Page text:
“It appears interest rates will stay low for the next ten years,” said Bruce Flatt, CEO of Brookfield Asset Management. This is a rather bold prediction, considering that just last year investors were told to prepare for rising interest rates.
Over the long-term (or the 10-year period that Flatt is referencing), interest rates may be held back for several reasons, including persistently low inflation, slower growth in the labour force, an aging population that requires safe assets, and the desire of governments to keep interest rates low to assist them in financing the budgetary deficits around the globe that are spiraling out of control.
Inflation is one of the biggest determinants of future interest rate levels. Since 2012, inflation in the U.S. and Canada has held steadily below 2%. This phenomenon is not limited to North America; low inflation rates have been observed for most OECD countries. On a simplistic level, central banks use interest rates as a tool to cool inflation. If low inflation continues, there will be a limited need to raise interest rates.
Low interest rates are a benefit to risk-seekers. They allow individuals and businesses to borrow more money than they would otherwise be able to afford. This increased borrowing capacity can be used to buy houses, make investments, acquire other companies and increase capital spending. Unfortunately, low interest rates punish retirees. Those looking for a comfortable retirement may be forced to accept a lot more risk through the assumption of market volatility to achieve reasonable rates of return.
If Flatt is correct, low interest rates will have significant implications for our clients and the investments we choose for them. After fees, taxes and inflation, few clients will be satisfied with a portfolio that is overweight in corporate and government bonds. Each morning, we get an email from our bond desk showing us available issues and their yields. Currently, reasonable quality corporate bonds that mature ten years from now offer a yield of 3%. The safest bonds, those issued by the Canadian Government mature in ten years and offer a paltry yield of just 1.48%. This is most unreasonable.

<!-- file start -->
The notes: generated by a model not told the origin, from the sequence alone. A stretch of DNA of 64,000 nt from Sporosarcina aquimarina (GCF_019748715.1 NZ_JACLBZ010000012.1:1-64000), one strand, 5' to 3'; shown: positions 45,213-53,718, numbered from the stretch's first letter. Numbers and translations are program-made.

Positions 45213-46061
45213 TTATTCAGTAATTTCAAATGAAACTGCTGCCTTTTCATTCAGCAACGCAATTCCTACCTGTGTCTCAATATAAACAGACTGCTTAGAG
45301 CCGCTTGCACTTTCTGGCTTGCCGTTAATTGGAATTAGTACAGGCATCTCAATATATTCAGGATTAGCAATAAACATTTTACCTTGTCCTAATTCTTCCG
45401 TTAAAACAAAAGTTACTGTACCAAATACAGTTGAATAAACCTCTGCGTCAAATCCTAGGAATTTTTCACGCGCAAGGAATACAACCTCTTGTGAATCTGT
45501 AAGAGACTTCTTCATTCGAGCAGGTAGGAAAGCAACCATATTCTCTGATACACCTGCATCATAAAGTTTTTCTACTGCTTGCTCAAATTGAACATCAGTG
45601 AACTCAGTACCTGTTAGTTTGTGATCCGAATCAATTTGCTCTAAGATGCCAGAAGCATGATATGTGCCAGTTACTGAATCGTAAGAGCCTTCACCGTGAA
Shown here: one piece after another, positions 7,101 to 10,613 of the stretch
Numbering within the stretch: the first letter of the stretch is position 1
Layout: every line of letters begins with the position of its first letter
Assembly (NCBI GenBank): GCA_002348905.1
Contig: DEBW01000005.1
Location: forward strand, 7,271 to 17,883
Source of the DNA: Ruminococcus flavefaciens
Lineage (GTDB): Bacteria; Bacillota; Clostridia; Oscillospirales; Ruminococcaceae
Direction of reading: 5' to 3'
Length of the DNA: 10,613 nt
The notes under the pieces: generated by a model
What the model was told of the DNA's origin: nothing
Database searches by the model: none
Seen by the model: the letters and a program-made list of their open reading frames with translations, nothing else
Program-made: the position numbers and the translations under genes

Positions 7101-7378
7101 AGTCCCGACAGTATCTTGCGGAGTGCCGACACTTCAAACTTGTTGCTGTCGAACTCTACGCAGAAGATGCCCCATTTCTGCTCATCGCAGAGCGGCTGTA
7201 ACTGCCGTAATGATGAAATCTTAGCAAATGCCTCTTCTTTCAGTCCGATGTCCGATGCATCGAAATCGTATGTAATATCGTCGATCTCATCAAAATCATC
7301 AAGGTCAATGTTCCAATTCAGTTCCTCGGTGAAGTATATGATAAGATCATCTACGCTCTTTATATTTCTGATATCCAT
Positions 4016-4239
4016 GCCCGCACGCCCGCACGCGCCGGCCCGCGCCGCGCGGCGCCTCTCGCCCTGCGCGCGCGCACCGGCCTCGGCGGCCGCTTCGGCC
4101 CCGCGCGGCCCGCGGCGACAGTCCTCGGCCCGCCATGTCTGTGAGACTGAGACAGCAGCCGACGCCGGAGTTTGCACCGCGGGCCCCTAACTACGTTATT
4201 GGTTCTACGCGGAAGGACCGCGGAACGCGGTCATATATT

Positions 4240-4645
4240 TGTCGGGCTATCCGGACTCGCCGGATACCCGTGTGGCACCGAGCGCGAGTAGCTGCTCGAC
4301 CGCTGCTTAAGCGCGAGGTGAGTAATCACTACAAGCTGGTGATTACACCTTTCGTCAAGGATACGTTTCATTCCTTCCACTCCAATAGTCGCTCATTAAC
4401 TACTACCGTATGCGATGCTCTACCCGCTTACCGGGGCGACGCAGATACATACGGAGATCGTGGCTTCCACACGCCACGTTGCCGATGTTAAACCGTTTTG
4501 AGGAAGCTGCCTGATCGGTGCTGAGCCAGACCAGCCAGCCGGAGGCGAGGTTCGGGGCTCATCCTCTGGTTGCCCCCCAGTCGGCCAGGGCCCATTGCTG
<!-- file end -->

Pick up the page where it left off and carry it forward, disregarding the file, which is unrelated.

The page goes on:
Many of our retiree clients require at least 4% a year from their portfolio. If the bulk of their portfolios are invested in 3% and 1.48% yielding bonds, those clients will be dipping into principal very quickly and run the risk of running out of money. As a result, we must allocate more of their capital to assets that have a chance to earn returns in excess of their spending requirements.
Our favourite asset class contains shares of good quality companies that have a history of profitability. These companies must grow their dividends or have a skillset of successfully reinvesting their cash flows into growth opportunities. For us, the ideal company is one that not only has a growing dividend and strong reinvestment opportunities, but also delivers organic revenue growth. It just so happens that Flatt’s company, Brookfield Asset Management, fits the bill on all accounts.
Brookfield is the world’s largest manager of real asset investment funds, such as real estate, power generation and toll roads to name a few. Its funds generate strong returns by increasing rents and fees on the assets each year. Brookfield is able to participate in the growth of those assets by co-investing in the funds, and uses its scale to acquire new assets around the globe.
Brookfield has raised its dividend every year since 2012 as well as spinning out several of its subsidiaries to shareholders in the form of a stock dividend. Brookfield believes that many investors will look to increase their ownership of real assets as an alternative to low yielding bonds. Brookfield should benefit from this trend given its size and past success as well as its global footprint.
In an era of low interest rates, we aim to own productive assets, such as Brookfield Asset Management, that give our clients the opportunity to earn above average returns. More volatility is certainly in store for those who choose to follow that path. However, we believe the outcome will be well worth the bumpy journey.